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Digital interventions for screening and treating common mental disorders or common mental illness symptoms in adults: A systematic review and meta-analysis

Sin, J. ORCID: 0000-0003-0590-7165, Galaezzi, G., McGregor, E., Collom, J., Taylor, A., Barrett, B., Lawrence, V. and Henderson, C. (2020). Digital interventions for screening and treating common mental disorders or common mental illness symptoms in adults: A systematic review and meta-analysis. Journal of Medical Internet Research, 22(9), e20581. doi: 10.2196/20581

Abstract

Background: Digital interventions targeting common mental disorders (CMD) or CMD symptoms are fast-growing and gaining popularity, probably in response to the increased prevalence of CMD and better awareness of early help-seeking and self-care. However, no previous systematic reviews focusing on these novel interventions were found.

Objectives: This systematic review aimed to scope entirely web-based interventions which provided screening and signposting for treatment, including self-management strategies, for people with CMD or sub-threshold symptoms. In addition, a meta-analysis was conducted to evaluate the effectiveness of these interventions for mental wellbeing and mental health outcomes.

Methods: Electronic databases (MEDLINE, PsycINFO, CINAHL, EMBASE, CENTRAL, Web of Science, ASSIA, DARE, HTA, and NHS EED) were searched from 1st January 1999 to early April 2020. We included randomised controlled trials (RCT) which evaluated a digital intervention (1) targeting adults with common mental health disorder symptoms, (2) providing both screening and signposting to other resources including self-care, and (3) delivered entirely through the internet. Intervention characteristics including target population, platform used, key design features, and outcome measure results were extracted and compared. Trial outcome results were included in a meta-analysis on the effectiveness on users’ wellbeing and mental health outcomes. Health economic data were used to compile cost-effectiveness analysis. We also rated the meta-analysis results with GRADE to establish the quality of the evidence.

Results: The electronic searches yielded 21 papers describing 16 discrete digital interventions. These interventions were investigated by 19 unique trials including one health economic study. Most studies were conducted in Australia and North America. Populations targeted varied from the general population to allied health professionals. All interventions offered algorithm-driven screening with measures to assess symptom levels and to assign treatment options including automatic online psychoeducation, self-care strategies, and signposting to existing services. Meta-analysis of usable trial data showed that digital interventions improve wellbeing (3 RCTs, n = 1307, SMD 0.40, 95% CI 0.29 to 0.51, I2 = 28%, fixed effect), mental illness symptoms (6 RCTs, n = 992, SMD -0.29, 95% CI -0.49 to -0.09, I2 = 51%, random effects) and work and social functioning (3 RCTs, n = 795, SMD -0.16, 95% CI -0.30 to -0.02, I2 = 0%, fixed effect) comparing to waitlist or attention-control. However, scarce follow-up data failed to show any sustained effects beyond the post-intervention timepoint. Data on mechanisms of change and cost-effectiveness was also lacking, precluding further analysis.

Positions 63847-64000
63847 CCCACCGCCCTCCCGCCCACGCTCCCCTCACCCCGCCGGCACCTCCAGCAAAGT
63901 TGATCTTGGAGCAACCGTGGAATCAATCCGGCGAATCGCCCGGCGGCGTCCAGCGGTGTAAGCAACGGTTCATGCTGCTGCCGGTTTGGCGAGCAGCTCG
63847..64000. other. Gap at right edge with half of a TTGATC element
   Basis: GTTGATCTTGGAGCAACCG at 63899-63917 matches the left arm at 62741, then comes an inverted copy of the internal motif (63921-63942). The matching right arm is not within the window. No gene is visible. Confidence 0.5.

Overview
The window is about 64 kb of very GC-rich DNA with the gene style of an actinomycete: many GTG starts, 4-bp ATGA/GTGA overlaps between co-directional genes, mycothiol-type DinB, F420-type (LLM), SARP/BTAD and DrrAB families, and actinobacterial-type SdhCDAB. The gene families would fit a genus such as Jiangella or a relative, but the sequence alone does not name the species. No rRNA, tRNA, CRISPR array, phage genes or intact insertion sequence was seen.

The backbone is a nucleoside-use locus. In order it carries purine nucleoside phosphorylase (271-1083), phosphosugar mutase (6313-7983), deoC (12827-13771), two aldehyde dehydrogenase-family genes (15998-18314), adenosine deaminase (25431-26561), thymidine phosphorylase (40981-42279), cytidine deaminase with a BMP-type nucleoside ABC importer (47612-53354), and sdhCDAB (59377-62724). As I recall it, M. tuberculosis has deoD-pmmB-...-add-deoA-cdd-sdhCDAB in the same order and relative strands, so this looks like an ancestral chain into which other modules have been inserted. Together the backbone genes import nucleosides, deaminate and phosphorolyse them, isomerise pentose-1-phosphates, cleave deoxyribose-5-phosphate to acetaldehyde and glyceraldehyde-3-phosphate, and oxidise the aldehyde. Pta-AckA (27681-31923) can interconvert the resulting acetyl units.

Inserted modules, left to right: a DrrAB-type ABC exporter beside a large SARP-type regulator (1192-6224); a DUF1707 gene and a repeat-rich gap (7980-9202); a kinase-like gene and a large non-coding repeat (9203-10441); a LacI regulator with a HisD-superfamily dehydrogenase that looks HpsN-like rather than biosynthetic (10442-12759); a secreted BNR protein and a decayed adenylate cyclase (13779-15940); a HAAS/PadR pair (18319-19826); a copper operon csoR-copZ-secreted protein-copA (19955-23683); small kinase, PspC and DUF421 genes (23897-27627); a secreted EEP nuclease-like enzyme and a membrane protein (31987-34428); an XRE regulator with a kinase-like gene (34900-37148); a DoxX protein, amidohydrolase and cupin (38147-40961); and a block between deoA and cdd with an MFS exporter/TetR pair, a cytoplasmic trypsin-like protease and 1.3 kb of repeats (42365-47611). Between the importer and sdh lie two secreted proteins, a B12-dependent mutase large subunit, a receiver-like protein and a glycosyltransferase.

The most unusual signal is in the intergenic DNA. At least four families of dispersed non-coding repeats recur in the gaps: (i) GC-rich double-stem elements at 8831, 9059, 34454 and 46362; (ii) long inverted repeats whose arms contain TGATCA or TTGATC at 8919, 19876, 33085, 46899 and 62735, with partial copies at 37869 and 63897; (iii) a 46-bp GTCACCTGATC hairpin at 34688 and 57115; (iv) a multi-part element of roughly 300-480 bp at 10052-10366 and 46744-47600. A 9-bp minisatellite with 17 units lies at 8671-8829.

Conclusions: Digital mental health interventions to assess and signpost people experiencing CMD symptoms appear to be acceptable to sufficient number of people and to have enough evidence for effectiveness to warrant further study. We recommend future studies incorporate economic analysis and process evaluation to assess mechanism of actions and cost-effectiveness so to aid scaling up implementation.

Publication Type: Article
Publisher Keywords: Digital health; mental wellbeing; common mental illness; depression; anxiety; self-care
Subjects: B Philosophy. Psychology. Religion > BF Psychology
Q Science > QA Mathematics > QA75 Electronic computers. Computer science
R Medicine > RC Internal medicine > RC0321 Neuroscience. Biological psychiatry. Neuropsychiatry
Departments: School of Health Sciences > Nursing
Date Deposited: 16 Jul 2020 13:38
URI: https://openaccess.city.ac.uk/id/eprint/24523
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